“Komatsus are the best”
Girard Jones Jr. took an unusual path to owning a construction company. Many people in this industry were born into a construction family. Others regularly worked construction during summer months while growing up. He did neither.
“I graduated from college in 2002 with a degree in business management and went to work as a sales rep for an oil company,” he recalled. “There was one problem – I didn’t like selling oil. So, after less than a year, I quit and got a $10-an-hour job with an acquaintance who was in the grading business. Although I had spent a little time during my teenage years running machines on a buddy’s farm, I was far from being an experienced operator. I did, however, like the work. I enjoyed being outside and seeing what I had accomplished at the end of the day. Compared to selling oil, I got a lot of satisfaction out of it.”
Jones spent two years as a laborer/operator, learning on the job. In 2005, he decided that he knew enough to go out on his own, so he started Jones Land Developers, LLC in his hometown of Macon.
“I had some friends who helped me get started with some small projects,” he recalled. “My first job was to put up 300 feet of silt fence. It was just me at that time; the idea of having employees was a pipe dream. I couldn’t afford a trencher, so I used a sledgehammer and pickax. I finished the job in a day and was pretty proud of it, until the owner came by. He said, ‘It looks great. Only one problem. It’s backwards.’ I took it all down and built it back so that it was facing the right way.”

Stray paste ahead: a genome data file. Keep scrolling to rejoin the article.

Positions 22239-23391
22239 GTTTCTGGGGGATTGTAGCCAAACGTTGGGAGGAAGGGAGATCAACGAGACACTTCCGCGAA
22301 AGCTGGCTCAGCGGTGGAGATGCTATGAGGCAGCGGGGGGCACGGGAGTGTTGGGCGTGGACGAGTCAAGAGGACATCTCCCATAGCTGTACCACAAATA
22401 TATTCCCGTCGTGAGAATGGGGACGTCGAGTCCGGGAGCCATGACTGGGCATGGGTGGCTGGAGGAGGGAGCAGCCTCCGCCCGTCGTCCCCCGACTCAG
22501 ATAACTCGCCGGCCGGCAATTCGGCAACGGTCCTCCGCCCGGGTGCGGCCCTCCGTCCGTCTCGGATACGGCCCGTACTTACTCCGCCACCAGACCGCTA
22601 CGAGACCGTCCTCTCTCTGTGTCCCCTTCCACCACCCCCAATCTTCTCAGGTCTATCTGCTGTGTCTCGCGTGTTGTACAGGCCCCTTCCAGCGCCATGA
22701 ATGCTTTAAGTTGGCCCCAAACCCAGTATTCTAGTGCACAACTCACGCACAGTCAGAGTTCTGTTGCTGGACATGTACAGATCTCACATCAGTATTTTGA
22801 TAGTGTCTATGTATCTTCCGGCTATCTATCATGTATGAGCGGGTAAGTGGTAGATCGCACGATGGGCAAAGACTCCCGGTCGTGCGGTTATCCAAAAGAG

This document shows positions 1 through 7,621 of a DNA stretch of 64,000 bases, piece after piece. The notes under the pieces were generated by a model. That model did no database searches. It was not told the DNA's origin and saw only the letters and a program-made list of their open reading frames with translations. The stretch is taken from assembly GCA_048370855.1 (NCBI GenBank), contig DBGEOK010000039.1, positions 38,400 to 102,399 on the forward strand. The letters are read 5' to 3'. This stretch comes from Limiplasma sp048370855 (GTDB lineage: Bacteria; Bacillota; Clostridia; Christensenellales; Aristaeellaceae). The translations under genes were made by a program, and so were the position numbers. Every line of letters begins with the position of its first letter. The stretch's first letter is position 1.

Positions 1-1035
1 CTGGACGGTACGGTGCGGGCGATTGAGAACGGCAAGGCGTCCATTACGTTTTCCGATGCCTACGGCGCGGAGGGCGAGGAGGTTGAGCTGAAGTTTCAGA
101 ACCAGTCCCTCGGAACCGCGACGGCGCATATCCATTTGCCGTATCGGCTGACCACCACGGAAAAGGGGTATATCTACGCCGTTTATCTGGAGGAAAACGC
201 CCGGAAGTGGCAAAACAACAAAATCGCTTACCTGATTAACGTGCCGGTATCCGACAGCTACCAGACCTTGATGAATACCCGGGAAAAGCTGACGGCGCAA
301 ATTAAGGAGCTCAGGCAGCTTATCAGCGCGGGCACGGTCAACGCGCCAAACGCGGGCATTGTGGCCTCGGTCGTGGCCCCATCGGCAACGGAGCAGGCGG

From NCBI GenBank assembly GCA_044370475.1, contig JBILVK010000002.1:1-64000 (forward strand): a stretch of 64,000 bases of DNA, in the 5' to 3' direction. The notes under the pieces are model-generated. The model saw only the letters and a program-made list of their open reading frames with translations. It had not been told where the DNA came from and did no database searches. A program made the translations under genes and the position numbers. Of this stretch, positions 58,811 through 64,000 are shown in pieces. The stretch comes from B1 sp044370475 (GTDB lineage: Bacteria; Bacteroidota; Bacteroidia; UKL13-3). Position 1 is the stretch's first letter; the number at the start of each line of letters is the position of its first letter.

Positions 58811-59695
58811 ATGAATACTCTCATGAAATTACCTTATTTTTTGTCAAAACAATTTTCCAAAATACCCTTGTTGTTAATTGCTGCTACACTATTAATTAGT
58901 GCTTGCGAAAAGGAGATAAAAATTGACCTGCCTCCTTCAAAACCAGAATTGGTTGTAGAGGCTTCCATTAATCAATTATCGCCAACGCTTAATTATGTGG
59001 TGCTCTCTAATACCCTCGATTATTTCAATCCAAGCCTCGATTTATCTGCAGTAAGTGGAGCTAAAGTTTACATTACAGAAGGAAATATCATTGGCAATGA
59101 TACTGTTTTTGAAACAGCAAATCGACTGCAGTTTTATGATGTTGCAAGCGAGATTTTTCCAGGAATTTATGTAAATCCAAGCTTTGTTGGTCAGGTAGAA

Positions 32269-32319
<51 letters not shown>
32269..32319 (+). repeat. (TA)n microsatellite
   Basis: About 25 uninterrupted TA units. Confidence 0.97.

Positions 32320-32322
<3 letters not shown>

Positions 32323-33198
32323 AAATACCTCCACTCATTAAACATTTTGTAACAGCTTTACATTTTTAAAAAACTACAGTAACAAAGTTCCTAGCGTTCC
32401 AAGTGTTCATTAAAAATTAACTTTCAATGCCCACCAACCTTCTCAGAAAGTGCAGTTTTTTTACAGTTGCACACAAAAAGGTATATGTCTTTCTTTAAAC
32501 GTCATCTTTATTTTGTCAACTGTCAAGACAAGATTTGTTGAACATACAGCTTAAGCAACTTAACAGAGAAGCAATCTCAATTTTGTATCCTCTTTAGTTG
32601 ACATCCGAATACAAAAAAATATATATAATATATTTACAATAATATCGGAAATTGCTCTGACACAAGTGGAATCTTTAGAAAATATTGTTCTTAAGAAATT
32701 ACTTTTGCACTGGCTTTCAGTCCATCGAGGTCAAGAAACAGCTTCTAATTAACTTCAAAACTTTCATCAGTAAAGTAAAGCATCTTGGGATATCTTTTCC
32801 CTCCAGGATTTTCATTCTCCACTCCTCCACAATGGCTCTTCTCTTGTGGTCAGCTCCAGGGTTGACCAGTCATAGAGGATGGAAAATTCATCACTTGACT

Jones says he learned a lesson that day, and it went beyond the proper way to position a silt fence. He learned something about himself and what he wanted his company to be known for.
“I wanted the customer to be happy with his fence, even if it cost me more time and money than I had intended,” he explained. “I call it the ‘give-a-damn’ factor. We all know you need to make money to stay in business, but if money is all you’re concerned about, then you’re focusing on the wrong thing. Care about your product. Care about the service you provide. Care about your customer. If you do those things first – in other words, if you ‘give-a-damn’ – the money will follow. I have customers who only come to me and are willing to pay a premium because they know I care about them and their projects. That’s been my company’s philosophy since that first job, and it’s worked remarkably well.”
Total site-work specialist
Jones remained a one-man operation for nearly a year, during which time he primarily cleared lots. He owned no equipment. He rented machines for specific jobs by the day or week. In time, the company grew. Today, Jones Land Developers has 30 employees and specializes in commercial site work – demolition and clearing, road grading, utilities and concrete projects, including sidewalks and foundations. Jones will consider any assignment, but he prefers jobs in the $500,000 to $1 million range.